The Neoconservative Revolution: Jewish Intellectuals and the Shaping of
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Format: Hardcover, 310pp
Pub. Date: June 2005
Publisher: Cambridge University Press
Book Review by Kam Williams
’In the United States, Jewish political conservatism was evident from the founding of the republic until well into the 20th Century’ In the 19thCentury, many Jewish leaders were also conservative on the issue of slavery; relatively few joined the abolitionists, and many, in fact, opposed them. What the foregoing suggests is that despite the popular image of pervasive Jewish liberalism, there has always been a significant conservative Jewish tradition in this country.
The American invasion of Iraq has, arguably, left the nation more divided politically than at any time since the Vietnam War. The essence of the debate has revolved around the Bush Doctrine, which, after September 11, 2001, established the rationale for preemptive (unilateral, if necessary) military action. Critics accused the hawkish neocons of unduly influencing an inexperienced chief executive and encouraging him to undertake a reckless, imperialistic adventure.
There is no mistaking the emphasis placed by some on Jews as responsible for the war, and a whiff of anti-Semitism that permeates some of the criticism. How did these conservatives, neo or otherwise, come to play such a role? Where did they come from, and what does that portend for America's future? These are matters I will examine in the pages that follow."
’Excerpted from the Introduction
Most people associate Jews with liberal leanings, which might be why the rise of the neocons has so many people scratching their heads. For this powerful collective of public intellectuals, ostensibly comprised mostly of members of the Jewish intelligentsia, has managed to set both American domestic and foreign policy, despite constituting a tiny fraction of the political landscape.
At least this is the contention of Murray Friedman, historian, author, and vice chairman of the U.S. Civil Rights Commission under President Reagan. In his eye-opening expose’, The Neoconservative Revolution: Jewish Intellectuals and the Shaping of Public Policy, Friedman points out that while many sets of social engineers have advocated overhauling a society, few have succeeded to the extent of the neocons.
Naming names and some suspicious liaisons among this multi-tentacled set of strange bedfellows, he reveals a web of influence likely to surprise even the most informed and cynical of C-SPAN junkies. For instance, you probably know that frequent Fox News Channel contributor Bill Kristol is the editor of a paper called the Weekly Standard. But here, we learn that the fledgling rag only has a circulation of only about 80,000 and that it was underwritten by Fox itself. Talk about the appearance of impropriety!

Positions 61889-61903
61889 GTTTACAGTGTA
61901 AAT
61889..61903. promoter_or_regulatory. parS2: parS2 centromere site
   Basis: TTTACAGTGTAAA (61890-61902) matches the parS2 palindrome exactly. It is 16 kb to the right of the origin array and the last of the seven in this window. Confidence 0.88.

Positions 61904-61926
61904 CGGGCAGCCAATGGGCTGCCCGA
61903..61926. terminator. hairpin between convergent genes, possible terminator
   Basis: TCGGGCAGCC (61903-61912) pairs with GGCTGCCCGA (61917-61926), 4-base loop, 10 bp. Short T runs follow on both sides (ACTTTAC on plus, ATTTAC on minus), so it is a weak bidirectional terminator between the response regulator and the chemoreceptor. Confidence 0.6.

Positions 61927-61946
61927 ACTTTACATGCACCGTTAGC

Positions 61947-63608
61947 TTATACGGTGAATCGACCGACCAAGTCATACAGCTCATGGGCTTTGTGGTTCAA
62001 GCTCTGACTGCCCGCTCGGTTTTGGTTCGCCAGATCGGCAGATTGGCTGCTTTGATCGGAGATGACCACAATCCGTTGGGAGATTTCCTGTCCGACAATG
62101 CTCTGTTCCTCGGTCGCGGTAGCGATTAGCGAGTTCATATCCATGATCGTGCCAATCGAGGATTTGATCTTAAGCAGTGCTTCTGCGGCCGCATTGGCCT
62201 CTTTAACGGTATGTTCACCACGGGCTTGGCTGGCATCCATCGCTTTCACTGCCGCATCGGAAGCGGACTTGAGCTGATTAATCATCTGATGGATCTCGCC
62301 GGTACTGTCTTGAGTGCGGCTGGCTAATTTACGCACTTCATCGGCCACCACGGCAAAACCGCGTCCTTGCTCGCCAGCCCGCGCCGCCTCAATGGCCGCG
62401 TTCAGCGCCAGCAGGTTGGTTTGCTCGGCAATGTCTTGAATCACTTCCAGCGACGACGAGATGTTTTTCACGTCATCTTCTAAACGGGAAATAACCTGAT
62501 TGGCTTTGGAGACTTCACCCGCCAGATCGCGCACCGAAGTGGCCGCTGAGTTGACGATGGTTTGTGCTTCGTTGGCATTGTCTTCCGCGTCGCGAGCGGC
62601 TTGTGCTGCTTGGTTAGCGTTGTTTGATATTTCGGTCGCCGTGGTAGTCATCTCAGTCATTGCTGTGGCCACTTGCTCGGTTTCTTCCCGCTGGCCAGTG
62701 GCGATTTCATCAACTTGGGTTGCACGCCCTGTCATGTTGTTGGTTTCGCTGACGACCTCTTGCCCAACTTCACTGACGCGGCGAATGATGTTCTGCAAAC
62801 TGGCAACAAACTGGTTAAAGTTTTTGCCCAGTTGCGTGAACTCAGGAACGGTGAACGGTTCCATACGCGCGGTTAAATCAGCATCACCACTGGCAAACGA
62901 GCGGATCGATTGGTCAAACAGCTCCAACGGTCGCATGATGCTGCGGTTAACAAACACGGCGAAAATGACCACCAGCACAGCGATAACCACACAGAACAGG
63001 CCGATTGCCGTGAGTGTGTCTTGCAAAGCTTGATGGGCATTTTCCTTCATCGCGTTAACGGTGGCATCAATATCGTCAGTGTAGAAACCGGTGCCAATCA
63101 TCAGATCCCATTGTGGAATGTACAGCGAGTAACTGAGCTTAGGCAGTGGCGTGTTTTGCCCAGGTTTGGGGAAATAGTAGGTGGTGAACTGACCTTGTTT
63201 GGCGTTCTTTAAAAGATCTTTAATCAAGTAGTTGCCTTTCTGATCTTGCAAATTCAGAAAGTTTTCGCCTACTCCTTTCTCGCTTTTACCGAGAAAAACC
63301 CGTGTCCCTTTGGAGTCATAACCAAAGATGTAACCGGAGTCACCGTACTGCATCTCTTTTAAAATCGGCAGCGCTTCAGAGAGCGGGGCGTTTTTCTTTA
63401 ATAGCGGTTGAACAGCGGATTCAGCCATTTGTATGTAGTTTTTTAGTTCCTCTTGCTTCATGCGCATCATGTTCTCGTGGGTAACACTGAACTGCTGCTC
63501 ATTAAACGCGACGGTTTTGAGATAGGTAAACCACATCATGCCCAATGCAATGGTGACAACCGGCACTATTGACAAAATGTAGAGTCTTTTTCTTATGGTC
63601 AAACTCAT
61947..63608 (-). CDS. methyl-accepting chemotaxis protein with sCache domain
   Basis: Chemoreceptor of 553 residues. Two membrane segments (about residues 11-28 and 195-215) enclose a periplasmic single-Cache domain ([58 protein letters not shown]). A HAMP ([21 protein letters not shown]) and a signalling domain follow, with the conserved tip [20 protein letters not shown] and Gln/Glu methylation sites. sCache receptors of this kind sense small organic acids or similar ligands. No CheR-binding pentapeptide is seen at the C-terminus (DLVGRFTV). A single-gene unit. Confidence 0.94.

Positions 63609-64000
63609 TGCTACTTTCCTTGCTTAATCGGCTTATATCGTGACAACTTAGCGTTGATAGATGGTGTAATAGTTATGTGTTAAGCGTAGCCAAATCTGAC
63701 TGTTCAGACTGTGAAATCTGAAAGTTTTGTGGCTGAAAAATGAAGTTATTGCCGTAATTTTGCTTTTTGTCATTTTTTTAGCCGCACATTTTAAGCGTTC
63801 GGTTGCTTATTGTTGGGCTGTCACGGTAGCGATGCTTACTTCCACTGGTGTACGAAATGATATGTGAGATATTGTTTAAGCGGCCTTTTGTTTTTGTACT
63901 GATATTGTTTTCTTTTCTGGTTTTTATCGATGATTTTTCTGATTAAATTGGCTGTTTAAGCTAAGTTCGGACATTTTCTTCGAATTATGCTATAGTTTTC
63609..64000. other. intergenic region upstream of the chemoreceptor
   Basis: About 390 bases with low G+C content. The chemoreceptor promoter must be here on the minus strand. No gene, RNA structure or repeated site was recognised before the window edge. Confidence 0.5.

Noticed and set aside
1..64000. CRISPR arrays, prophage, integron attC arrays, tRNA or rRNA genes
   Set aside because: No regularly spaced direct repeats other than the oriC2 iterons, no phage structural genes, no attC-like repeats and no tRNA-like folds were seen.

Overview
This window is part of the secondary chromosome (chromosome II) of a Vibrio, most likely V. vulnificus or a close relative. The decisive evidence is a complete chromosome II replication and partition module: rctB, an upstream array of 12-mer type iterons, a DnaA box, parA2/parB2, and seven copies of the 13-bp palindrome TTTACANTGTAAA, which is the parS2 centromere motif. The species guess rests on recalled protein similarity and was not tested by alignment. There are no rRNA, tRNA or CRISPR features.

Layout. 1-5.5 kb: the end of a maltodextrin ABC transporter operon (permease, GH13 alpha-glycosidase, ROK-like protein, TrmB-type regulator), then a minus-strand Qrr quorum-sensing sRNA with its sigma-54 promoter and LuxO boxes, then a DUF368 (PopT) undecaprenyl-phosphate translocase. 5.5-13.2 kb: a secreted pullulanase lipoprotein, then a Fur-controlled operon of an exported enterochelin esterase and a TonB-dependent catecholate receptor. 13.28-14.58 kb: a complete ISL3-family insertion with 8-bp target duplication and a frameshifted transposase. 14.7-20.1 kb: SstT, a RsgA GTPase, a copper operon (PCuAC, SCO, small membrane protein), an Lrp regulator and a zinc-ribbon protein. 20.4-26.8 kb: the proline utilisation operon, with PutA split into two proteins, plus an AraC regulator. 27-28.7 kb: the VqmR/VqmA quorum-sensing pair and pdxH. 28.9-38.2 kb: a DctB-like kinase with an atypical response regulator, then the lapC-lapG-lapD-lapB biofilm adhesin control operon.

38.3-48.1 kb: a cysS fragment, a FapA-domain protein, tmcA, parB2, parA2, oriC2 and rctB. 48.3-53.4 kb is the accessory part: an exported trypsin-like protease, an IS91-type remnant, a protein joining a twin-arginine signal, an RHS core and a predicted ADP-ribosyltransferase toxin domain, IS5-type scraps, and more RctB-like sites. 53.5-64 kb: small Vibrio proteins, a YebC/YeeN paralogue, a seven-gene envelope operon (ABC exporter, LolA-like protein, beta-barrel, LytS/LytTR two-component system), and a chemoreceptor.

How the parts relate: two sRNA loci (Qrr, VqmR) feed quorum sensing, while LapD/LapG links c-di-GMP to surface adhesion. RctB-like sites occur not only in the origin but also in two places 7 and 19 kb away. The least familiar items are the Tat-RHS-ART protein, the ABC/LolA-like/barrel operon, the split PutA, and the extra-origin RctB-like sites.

Other such conflicts of interest apparently abound among this tight-knit think tank with a right-wing agenda. Other charter member neocons include TV talking heads David Brooks and Charles Krauthammer, Commentary editor Norman Podhoretz, the Pentagon's Paul Wolfowitz and Douglas Feith, trusted Bush advisor Richard Perle and the National Security Council's Elliott Abrams.
Though all of the above are Jews, Freedman states that what really sets them apart from other conservatives is not their ethnicity but their rabid militancy.
He even identifies a set of token black neocons, led by the likes of Shelby Steele, Glen Loury, Thomas Sewell, Stephen Carter and John McWhorter whose limited function has been to run interference for a regressive philosophy hell-bent on dismantling affirmative action, welfare, school desegregation, voting rights and other advances gained in the wake of the Civil Rights Movement. And the author credits Kristol with single-handedly torpedoing then President Clinton's plans for nationalized health care. Furthermore, the book indicates that a couple of these African-American apologists have wised-up and distanced themselves from spouting a self-hating ideology, the bulk continue to parrot the party line.
But Freedman is at his best when theorizing about why this clique of Jews
might have sought so much power, developed tunnel vision in wielding it, and
courted the support of Bible-thumping Christians while tossing former allies
like gays and women under the bus. Few may have noticed while the coup was
occurring, but at least The Neoconservative Revolution, after the fact, relates
the fascinating back story of how the prevailing American mindset has been
reshaped to the point where the handling of Katrina and the unprovoked war of
aggression in Iraq are no longer national disgraces but simply signs indicating
that the neocon policies are being fully implemented.